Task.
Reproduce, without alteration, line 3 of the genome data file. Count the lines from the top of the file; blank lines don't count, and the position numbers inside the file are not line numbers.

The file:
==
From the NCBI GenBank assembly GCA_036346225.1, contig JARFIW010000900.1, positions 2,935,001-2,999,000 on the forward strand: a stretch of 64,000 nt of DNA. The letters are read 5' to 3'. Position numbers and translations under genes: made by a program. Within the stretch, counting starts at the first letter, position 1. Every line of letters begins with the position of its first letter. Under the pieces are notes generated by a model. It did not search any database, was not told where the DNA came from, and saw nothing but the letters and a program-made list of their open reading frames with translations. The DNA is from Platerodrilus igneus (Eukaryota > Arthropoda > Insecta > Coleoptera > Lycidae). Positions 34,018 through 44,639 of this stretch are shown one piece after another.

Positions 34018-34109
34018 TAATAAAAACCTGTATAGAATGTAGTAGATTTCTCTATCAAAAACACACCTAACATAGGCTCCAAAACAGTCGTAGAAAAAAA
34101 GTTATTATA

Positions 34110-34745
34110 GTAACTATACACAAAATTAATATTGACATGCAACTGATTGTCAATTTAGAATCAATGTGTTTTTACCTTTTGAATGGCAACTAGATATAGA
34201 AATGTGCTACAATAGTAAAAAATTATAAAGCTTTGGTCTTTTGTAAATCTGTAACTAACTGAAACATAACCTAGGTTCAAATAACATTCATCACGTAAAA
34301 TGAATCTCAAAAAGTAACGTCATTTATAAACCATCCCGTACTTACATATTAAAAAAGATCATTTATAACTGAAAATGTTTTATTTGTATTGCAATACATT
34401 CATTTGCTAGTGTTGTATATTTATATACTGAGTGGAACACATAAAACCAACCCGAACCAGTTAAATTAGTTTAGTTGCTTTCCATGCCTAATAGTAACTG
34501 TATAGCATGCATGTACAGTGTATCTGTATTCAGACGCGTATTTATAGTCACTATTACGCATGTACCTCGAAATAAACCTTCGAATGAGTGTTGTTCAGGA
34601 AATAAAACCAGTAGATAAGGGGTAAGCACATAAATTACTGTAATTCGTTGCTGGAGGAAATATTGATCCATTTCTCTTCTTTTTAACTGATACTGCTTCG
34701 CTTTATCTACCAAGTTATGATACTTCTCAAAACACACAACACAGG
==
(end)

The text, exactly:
34018 TAATAAAAACCTGTATAGAATGTAGTAGATTTCTCTATCAAAAACACACCTAACATAGGCTCCAAAACAGTCGTAGAAAAAAA